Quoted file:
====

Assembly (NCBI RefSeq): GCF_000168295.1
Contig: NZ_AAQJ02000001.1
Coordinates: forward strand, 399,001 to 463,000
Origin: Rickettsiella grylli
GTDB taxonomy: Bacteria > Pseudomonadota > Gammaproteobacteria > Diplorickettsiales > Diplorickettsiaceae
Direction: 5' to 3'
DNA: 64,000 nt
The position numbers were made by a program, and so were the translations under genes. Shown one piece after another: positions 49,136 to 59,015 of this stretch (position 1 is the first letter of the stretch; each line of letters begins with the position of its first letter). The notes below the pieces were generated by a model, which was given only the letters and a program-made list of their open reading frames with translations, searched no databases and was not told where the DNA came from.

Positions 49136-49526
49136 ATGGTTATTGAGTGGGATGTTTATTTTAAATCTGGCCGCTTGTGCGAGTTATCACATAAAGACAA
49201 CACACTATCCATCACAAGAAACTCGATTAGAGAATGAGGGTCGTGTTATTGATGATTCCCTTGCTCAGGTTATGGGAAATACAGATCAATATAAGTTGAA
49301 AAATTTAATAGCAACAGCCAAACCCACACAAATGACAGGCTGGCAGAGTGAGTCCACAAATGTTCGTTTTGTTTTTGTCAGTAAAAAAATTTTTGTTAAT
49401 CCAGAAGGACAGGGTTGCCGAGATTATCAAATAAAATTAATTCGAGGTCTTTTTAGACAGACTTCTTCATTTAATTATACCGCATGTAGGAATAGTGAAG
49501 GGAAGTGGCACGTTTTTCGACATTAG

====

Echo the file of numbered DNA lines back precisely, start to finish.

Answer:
Assembly (NCBI RefSeq): GCF_000168295.1
Contig: NZ_AAQJ02000001.1
Coordinates: forward strand, 399,001 to 463,000
Origin: Rickettsiella grylli
GTDB taxonomy: Bacteria > Pseudomonadota > Gammaproteobacteria > Diplorickettsiales > Diplorickettsiaceae
Direction: 5' to 3'
DNA: 64,000 nt
The position numbers were made by a program, and so were the translations under genes. Shown one piece after another: positions 49,136 to 59,015 of this stretch (position 1 is the first letter of the stretch; each line of letters begins with the position of its first letter). The notes below the pieces were generated by a model, which was given only the letters and a program-made list of their open reading frames with translations, searched no databases and was not told where the DNA came from.

Positions 49136-49526
49136 ATGGTTATTGAGTGGGATGTTTATTTTAAATCTGGCCGCTTGTGCGAGTTATCACATAAAGACAA
49201 CACACTATCCATCACAAGAAACTCGATTAGAGAATGAGGGTCGTGTTATTGATGATTCCCTTGCTCAGGTTATGGGAAATACAGATCAATATAAGTTGAA
49301 AAATTTAATAGCAACAGCCAAACCCACACAAATGACAGGCTGGCAGAGTGAGTCCACAAATGTTCGTTTTGTTTTTGTCAGTAAAAAAATTTTTGTTAAT
49401 CCAGAAGGACAGGGTTGCCGAGATTATCAAATAAAATTAATTCGAGGTCTTTTTAGACAGACTTCTTCATTTAATTATACCGCATGTAGGAATAGTGAAG
49501 GGAAGTGGCACGTTTTTCGACATTAG